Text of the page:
No Critique for me, thanks.

My local library recently started a writers’ workshop that meets once a month. When I first heard of it, I was excited, and I attended the first two meetings.

I’m not going back, and the reason is that I don’t like critique groups, and that’s where this group is headed.

Don’t get me wrong, having someone critique a piece of your writing can be valuable. In my earlier writing years, I may have asked others to read my work. An important point to consider here is that I searched out those who were established, qualified writers or editors in the same genre or area of interest as I; people who could be objective and honest, even if I wouldn’t want to hear what they said. I trusted them.

It’s easy to tell someone how good something is if that is what you honestly believe. It’s not so easy to tell someone their subject is boring: their spelling is atrocious; you don’t like their style; or that they should just go back to English 101 and start over.

I have critiqued the work of others, but I don’t like doing it because each individual has his or her own special style of writing, and it’s not like mine. The only way to find out if a piece of writing is good enough for publication is to refine it as best you can and send it to the people who matter — editors and agents who can champion your work.

Not everyone likes what I write, or the way I write. I don’t like every writer I’ve read, and that applies to some well-known authors that others rave about. Sometimes I’ll start a book by a best-selling author only to find out that I really don’t like the way he/she puts words together, or I don’t like the subject or the way its handled. Would I critique it and say it’s not worth reading? Of course not, because I’m only one reader, and what do I know?

To those who want to be in a writers’ group, don’t make it only about reading each other’s work and commenting on it. Real value in these groups comes from sharing tips on writing that others can use; learning how to write query letters; understanding how to move a story along; learning how to research the market and find the right publisher; sharing relevant information on publishing; bringing in guest speakers who have some expertise with writing; generally supporting and encouraging fellow writers; and above all, learning to use the research resources of your library.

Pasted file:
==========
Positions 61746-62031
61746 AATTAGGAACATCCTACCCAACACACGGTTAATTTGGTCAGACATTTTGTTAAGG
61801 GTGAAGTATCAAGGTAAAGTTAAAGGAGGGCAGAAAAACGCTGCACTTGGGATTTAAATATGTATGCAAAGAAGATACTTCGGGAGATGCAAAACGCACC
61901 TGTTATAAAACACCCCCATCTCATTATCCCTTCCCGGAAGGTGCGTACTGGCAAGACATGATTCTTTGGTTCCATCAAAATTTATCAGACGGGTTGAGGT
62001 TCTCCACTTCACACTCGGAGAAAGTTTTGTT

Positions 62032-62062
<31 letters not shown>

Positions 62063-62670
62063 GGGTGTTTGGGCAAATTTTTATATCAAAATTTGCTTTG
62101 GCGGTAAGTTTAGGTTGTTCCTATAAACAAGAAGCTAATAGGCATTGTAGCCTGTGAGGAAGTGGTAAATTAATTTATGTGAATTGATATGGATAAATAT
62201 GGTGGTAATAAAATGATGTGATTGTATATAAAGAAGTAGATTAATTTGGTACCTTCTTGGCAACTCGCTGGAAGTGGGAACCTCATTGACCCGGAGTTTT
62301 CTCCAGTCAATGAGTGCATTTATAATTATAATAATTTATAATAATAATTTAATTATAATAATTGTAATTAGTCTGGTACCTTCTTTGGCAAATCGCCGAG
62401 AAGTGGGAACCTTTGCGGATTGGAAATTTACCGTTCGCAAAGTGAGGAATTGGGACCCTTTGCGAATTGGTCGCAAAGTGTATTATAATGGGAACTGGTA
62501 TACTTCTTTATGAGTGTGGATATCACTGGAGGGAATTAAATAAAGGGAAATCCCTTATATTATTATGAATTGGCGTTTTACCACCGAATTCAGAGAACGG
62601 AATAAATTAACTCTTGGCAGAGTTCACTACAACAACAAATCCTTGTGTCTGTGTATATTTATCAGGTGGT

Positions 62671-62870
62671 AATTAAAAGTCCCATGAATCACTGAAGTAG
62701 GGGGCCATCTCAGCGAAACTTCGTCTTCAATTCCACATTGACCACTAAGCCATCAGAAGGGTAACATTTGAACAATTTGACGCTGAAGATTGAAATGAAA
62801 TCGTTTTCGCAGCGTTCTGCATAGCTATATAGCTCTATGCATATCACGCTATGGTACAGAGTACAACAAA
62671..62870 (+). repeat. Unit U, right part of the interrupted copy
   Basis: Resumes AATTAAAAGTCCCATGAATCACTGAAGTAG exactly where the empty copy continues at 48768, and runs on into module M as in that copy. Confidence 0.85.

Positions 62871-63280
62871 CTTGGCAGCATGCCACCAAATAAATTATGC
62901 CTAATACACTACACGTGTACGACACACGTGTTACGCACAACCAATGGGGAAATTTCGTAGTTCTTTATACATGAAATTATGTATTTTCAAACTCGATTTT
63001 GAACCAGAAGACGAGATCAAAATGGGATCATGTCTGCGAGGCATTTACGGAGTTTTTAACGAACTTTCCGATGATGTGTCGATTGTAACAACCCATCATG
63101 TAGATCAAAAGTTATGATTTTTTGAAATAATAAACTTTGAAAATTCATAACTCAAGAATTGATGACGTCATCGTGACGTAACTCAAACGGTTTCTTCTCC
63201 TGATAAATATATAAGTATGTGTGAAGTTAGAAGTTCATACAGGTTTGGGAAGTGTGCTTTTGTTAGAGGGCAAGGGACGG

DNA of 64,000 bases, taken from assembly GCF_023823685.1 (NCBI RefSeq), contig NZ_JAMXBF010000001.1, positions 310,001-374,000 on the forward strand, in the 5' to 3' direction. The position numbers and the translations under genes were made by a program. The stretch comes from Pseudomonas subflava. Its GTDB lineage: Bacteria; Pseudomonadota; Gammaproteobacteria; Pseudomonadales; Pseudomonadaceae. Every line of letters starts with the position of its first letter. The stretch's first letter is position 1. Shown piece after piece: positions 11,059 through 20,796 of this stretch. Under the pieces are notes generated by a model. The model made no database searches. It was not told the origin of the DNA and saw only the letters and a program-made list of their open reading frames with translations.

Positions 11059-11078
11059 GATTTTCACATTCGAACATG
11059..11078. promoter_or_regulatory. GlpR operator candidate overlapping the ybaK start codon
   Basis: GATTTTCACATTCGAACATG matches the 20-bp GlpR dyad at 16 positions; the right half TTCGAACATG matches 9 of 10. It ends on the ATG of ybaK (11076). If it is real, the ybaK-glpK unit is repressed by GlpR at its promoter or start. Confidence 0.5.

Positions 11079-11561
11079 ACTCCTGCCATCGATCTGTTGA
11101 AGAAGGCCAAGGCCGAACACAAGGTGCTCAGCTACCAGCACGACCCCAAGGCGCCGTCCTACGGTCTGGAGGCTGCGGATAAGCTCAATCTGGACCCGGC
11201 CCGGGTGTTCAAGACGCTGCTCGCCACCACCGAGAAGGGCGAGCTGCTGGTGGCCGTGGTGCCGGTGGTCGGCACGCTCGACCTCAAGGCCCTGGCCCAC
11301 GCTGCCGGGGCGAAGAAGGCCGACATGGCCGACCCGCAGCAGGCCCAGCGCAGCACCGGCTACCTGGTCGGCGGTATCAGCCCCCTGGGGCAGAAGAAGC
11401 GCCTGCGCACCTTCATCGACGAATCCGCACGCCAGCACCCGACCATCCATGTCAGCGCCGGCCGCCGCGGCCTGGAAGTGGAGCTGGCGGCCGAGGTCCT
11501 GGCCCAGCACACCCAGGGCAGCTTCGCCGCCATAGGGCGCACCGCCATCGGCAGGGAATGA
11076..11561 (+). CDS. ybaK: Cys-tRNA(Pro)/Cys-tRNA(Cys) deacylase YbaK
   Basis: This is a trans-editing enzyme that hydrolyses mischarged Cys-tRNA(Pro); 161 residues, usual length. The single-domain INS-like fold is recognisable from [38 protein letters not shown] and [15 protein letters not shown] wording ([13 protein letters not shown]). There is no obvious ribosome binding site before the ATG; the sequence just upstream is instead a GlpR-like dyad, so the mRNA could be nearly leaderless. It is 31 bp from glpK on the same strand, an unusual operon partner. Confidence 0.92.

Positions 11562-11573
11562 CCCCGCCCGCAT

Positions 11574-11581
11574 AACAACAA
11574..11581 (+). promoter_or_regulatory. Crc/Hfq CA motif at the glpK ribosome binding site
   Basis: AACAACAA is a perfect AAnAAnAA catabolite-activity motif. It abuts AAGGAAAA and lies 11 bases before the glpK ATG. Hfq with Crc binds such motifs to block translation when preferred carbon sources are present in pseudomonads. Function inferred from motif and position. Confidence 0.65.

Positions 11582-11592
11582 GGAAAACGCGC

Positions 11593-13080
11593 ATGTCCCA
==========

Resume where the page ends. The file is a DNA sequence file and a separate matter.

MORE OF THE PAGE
Special note: never ask your best friend, loving spouse, or anyone who is really close to you, “What do you think of my story?” Trust me on this one.

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There is a Computer God

I could be the poster child for the “computerly challenged.” Just made up a new word there, but it best describes what I am talking about.

I know there are others out there in www-land who understand that. A month ago, if you had asked me about my URI or about the widgets I use on my blog site, my reaction would have been “Huhhh?”

I still couldn’t precisely define those terms, but I have learned a lot in the last few days. It all began when I tried to change the email address associated with this blog. I thought I had, until I suddenly couldn’t get into the administrative section to be able to add, edit, or post. And what I ended up with was a duplicate page asking me where I wanted to start.

Wait! What? Start what? I already have a blog, but where is it? For two days my blog was in some sort of purgatory, waiting for me to pray it out of there or come rescue it, which, as you can see, I did, but not without the risk of damage to my sanity.

So what happened, you may well ask. For starters, I thought I had changed my email associated with the site and thought up a new password. And then I removed the original email account. Apparently that didn’t work because every time I tried to sign in with the new email, the program refused to recognize me.

Things get a little muddled here, because I went through a whole round of helpful (or not) exercises with the support team that got me nowhere. Lest I give the wrong impression, those who responded to my cry for help tried their best before sending me on to one of the experts, who walked me through yet another series of steps. There is a Computer God because I finally recovered the original email and using the last password I could remember, “A Writers’ Consortium” popped up. Happy me.

What does this have to do with the writing life? Seems like everything, especially in this day of instant communication where we have so many resources that let us put our work out there for the world to see. It’s another lesson in adjusting and adapting to the way things are done, and every day is a learning opportunity.

What did I learn? Mainly that I always need to do my research before flying off in a different or unfamiliar direction. Had I gone through more of the tutorials with wordpress.com, or asked some questions in the on-line forum, I might have avoided all the stress. It’s the same with writing. Do the research. Check the facts. Then check them again. It’s all about getting it right.

And, oh yes, develop a system for remembering passwords.